After bacon and eggs we headed east to discover the answer to the riddle that Gunner had set us: ‘The landlord’s name is Marmaduke. What is the name of the pub?’ After the trials of the previous day we had to make up time, but within an hour we had strayed off the route and found ourselves looking down into a deep valley. We could see no sign of a village or a pub. We scrutinised the map and deduced that we’d headed too far north, but we saw that if we followed the deep valley we would reach Arncliffe. Maybe then we’d solve the riddle, hopefully go over the hill to Kettlewell, and possibly get there in time to catch the bus home.

We were off track, but that didn’t matter: we were having a real adventure. After a steep descent we followed the beck as it plunged over waterfalls, rippled through deep pools, slid down mossy chutes and gurgled across gravel. Ash, rowan and silver birch trees clung to the rocks, and the cliffs of Yew Cogar Scar towered above and shaded us from the warm sun. We scrambled and scuffed along the trackless chasm until it opened into a valley, where Arncliffe’s farms and houses divided around the long village green. The creeper-clad walls of a pub came into view, and we wandered across to find that its name was The Falcon and the landlord was Marmaduke Miller. We sat outside and the landlord himself came out, brought us free glasses of lemonade, confirmed that we were on track, checked that we knew how to get to Kettlewell, and left us basking in the sun as we ate lunch.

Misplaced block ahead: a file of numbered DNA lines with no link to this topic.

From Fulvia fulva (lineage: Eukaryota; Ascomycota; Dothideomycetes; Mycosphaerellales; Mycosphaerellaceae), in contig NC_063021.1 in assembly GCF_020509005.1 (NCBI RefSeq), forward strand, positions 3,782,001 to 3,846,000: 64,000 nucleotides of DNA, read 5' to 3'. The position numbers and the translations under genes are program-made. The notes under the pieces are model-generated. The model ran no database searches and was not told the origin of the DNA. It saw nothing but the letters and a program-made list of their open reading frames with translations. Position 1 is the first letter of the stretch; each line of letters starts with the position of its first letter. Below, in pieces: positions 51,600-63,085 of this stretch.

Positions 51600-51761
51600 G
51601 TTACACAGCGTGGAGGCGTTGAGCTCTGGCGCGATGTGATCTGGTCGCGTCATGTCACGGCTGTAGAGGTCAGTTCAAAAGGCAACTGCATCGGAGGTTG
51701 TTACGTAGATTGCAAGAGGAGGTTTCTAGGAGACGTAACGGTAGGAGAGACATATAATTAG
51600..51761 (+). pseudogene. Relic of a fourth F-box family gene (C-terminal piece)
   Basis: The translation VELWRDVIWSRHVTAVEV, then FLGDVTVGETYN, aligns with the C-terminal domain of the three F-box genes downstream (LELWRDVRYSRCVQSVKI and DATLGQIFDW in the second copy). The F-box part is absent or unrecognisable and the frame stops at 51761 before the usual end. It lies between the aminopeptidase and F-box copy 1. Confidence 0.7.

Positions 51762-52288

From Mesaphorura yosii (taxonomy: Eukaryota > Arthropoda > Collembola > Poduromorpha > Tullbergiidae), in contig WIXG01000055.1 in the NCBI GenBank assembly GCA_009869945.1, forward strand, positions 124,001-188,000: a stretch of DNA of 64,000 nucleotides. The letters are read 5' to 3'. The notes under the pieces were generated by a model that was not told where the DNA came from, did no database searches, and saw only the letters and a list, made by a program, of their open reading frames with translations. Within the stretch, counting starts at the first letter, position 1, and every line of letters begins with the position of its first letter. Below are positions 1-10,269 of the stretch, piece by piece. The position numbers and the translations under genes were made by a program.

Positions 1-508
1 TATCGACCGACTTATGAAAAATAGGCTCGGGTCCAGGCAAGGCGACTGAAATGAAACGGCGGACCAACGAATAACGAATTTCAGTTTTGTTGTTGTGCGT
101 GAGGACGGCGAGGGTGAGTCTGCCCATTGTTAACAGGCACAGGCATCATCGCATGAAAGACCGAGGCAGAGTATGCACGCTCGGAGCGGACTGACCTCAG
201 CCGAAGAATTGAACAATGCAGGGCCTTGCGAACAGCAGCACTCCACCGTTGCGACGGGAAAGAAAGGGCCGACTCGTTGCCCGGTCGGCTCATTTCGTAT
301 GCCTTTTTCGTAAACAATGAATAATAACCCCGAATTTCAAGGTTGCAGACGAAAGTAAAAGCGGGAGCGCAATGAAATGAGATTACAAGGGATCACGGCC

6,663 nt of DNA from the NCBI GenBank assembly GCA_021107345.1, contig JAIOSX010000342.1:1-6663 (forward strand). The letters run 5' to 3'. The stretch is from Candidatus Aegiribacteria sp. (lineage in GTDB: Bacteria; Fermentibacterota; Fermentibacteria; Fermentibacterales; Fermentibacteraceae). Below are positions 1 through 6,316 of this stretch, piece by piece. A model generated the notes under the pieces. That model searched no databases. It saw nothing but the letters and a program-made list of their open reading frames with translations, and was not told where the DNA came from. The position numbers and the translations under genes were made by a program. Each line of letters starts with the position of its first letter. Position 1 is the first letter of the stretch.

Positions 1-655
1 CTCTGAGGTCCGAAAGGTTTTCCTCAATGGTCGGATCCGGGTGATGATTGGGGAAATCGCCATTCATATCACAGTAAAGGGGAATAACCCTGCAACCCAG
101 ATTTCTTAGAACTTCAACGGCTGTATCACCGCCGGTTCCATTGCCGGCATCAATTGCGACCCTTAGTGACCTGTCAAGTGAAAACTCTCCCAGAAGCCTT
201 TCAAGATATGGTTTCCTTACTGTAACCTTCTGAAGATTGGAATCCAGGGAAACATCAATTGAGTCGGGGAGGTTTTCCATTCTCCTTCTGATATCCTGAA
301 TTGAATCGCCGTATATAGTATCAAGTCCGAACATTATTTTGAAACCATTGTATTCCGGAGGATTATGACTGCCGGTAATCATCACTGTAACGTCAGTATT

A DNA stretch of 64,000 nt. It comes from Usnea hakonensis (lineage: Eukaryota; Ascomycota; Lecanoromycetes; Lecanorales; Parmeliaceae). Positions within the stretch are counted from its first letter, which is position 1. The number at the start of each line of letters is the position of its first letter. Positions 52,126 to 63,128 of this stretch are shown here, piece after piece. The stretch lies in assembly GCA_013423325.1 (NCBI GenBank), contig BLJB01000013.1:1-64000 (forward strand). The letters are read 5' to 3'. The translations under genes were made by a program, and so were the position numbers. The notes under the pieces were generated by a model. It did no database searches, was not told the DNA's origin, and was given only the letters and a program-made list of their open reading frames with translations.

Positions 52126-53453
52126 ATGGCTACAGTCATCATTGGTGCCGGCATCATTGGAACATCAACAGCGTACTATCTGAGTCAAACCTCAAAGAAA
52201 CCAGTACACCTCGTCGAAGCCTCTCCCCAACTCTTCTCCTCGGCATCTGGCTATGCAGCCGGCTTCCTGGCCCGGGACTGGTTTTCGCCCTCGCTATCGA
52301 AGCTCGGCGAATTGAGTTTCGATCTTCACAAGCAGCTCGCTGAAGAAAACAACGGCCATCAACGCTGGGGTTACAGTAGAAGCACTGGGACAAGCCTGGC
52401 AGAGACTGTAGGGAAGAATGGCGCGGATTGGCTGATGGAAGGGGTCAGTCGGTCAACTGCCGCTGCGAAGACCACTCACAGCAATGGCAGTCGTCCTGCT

Our final challenge was to climb the steep fellside and drop into Wharfedale. This was a hard grind, but as we gained height we seemed to grow more confident, stronger even, and we entered Kettlewell with something of a swagger, which we instantly switched into nonchalance when asked where we’d hiked from. We had our bus fare home, Roxy had his First Class hike in the bag, and Gunner said it was one of the best logs he’d ever read.

When asked later what we’d have done if we’d missed the bus, I replied that we had a tent and we’d have sorted something out. I guess we’d come a long way in our short time at the 2nd Otley.